And not only that but Ty was started to get ignored by the youth workers and he no longer wanted to go to youth group. I talked to the youth pastor and told him Ty's story asking the pastor to help Ty get acclimated with the kids. He promised he would and then didn't. I even texted him personally a few times asking to talk to him so my son wouldn't get the same alone feeling I had from a church body. No response.
Was I being too demanding? Was my story just too sad that people could no longer talk to me and my kids? A million questions rattled around in my head, all unanswered.
So I stopped going to church.
I still read my Bible and prayed and I occasionally watched online services as I was trying to repair my relationship with God. I did that for almost 3 years. But I still wanted to go to church (yes I do know the definition of insanity, repeating the same thing over and over expecting a different result). The heart wants what the heart wants.
So one day I walked into this small community church within walking distance from my house. It is a smaller church, a satellite of a much larger church located somewhere in Indy. Instead of a live Pastor there was a screen with him being live streamed. It was like every other church I went to, we sang, the pastor preached and we left. I was still skeptical but I thought I could pop in from time to time. I certainly wasn't going to join another church. I wasn't ready for that. Then C
OVID-19 forced all of us to socially isolate and churches were closed. I liked their pastor and watched his online preaching. Last Sunday however was a game changer. Last Sunday I listened to the message, which was really good, and then afterwards they had an announcement that anyone who had a prayer request could email them and they would pray for you. My family needed a little extra prayer at that moment so I sent a message. At the bottom of the request there was a form that asked "How should we contact you? Phone or Email. Hmmmmm. I wonder if I ask to be called if they will actually follow up with me. So I gave my phone number and kind of forgot about it.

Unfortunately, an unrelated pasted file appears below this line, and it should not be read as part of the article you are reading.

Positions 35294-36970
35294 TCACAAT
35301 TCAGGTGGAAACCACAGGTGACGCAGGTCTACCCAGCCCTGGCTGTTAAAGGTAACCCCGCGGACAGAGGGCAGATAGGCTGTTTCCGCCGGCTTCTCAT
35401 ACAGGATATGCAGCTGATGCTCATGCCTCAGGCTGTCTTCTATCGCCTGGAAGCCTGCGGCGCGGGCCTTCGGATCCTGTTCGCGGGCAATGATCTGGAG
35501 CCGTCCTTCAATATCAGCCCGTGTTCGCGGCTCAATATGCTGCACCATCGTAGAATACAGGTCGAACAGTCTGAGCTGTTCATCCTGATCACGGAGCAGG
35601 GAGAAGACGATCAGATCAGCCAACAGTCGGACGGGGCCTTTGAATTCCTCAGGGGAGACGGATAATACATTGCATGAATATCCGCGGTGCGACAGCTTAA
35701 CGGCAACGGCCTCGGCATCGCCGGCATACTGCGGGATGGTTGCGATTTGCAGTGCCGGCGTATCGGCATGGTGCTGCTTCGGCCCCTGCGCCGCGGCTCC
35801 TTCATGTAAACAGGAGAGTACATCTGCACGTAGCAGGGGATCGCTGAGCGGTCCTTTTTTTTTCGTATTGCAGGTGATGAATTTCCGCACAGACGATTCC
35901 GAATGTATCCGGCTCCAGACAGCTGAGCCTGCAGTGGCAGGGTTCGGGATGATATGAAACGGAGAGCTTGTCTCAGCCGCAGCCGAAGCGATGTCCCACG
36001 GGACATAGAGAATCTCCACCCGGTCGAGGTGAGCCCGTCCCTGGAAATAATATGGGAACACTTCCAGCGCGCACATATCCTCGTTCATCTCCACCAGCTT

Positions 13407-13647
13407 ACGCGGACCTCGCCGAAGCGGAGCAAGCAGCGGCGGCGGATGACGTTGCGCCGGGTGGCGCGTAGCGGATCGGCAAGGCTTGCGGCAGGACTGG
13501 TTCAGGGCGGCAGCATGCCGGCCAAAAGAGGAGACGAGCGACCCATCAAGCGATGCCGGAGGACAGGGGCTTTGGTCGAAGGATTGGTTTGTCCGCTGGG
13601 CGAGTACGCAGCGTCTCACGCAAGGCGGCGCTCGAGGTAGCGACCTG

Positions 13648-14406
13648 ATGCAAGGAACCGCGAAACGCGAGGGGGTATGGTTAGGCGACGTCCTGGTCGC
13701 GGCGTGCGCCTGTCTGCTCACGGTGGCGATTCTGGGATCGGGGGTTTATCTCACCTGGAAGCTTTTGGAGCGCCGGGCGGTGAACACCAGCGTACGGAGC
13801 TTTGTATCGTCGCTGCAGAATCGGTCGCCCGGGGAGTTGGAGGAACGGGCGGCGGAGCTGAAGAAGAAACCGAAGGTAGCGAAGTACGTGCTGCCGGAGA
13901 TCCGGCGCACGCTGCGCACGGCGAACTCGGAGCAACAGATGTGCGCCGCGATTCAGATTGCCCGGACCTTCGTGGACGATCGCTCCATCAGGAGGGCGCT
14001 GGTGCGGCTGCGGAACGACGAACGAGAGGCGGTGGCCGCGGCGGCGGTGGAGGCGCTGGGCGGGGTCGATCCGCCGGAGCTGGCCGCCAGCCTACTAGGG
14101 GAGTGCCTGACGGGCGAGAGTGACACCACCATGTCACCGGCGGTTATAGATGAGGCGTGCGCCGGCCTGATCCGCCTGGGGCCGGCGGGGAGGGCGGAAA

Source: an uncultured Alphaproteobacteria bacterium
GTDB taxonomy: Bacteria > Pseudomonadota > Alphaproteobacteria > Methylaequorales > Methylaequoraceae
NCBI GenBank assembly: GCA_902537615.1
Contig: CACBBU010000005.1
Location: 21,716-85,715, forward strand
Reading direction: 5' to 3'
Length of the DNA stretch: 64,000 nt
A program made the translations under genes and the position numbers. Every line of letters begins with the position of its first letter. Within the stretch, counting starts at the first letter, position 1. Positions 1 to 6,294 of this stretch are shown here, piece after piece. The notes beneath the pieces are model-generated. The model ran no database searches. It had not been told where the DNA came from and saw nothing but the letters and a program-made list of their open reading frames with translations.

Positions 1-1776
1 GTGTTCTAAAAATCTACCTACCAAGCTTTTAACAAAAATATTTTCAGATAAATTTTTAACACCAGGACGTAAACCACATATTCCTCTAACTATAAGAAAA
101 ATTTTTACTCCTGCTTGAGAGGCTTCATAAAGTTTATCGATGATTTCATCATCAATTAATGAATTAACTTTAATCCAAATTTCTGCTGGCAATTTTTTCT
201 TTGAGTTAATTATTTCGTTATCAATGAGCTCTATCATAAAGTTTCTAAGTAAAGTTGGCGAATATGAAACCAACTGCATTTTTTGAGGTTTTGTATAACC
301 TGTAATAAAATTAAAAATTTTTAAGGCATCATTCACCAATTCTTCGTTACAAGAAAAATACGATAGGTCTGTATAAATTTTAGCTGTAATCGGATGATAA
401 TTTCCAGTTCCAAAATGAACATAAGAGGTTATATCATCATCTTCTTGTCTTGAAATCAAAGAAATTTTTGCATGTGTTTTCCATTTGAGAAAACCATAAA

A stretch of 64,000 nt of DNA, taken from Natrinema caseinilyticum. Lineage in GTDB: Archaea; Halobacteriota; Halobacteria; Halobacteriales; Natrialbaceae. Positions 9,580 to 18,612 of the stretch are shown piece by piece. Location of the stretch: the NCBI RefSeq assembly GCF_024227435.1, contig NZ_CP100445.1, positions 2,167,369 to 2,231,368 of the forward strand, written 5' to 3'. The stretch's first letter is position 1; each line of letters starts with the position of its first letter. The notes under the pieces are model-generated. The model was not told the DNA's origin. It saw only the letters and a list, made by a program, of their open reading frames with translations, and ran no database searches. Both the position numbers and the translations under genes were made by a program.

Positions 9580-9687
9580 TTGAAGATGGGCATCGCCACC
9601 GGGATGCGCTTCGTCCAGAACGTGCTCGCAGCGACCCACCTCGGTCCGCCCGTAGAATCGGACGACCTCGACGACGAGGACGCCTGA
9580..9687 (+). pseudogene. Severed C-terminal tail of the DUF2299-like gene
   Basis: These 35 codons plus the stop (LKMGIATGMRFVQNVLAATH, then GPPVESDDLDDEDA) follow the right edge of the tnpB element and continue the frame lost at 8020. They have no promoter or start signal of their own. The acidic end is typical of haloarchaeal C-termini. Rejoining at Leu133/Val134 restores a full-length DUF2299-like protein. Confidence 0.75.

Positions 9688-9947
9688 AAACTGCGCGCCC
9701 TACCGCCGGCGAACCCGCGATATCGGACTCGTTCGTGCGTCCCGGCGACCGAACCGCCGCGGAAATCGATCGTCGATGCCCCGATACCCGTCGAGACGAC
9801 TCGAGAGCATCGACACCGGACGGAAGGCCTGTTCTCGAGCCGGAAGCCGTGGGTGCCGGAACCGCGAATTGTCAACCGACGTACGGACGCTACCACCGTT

They actually called and the pastor took the time to listen to my story and pray for my family. Wow.
Now maybe at this point you are thinking, "Really? She is excited about a church calling her and praying with her? Isn't that what churches are supposed to do?" Well, did you read my story? I have had years of different churches abandoning us in our time of great need. A single mom of 4 widowed by her husband who shot himself in their home. Yeah, I believe that warrants a bit of personal prayer time.
This is what I am hoping will happen to this story. I am hoping that you will share this with your pastor of your church. I am hoping that they will use this story to learn how NOT to treat people in need. I am hoping that the hurting will ever feel the loneliness that my kids and I felt. No one deserves that.
Then I hope the pastors will read this message and remember these words. "Please don't ever turn your back on a family in need. A widow needs your comfort, support and friendship. A witness to a violent crime needs your ears to hear their sorrow. A single parent needs to be shown resources so that she can get help. And when a family that has served your church faithfully for years leaves, but than suffers a great loss, reach out to them anyway. Aren't you supposed to be the hands and feet of Jesus? Jesus did not turn His back on people in need."
I have written letters to those pastors who hurt my family and as of now they are sitting in my computer, an exercise suggested by my therapist. Maybe someday I will send them. But for right now I think I will go to the little church down the street that took the time to reach out and listen to a sad widowed single mom and her story.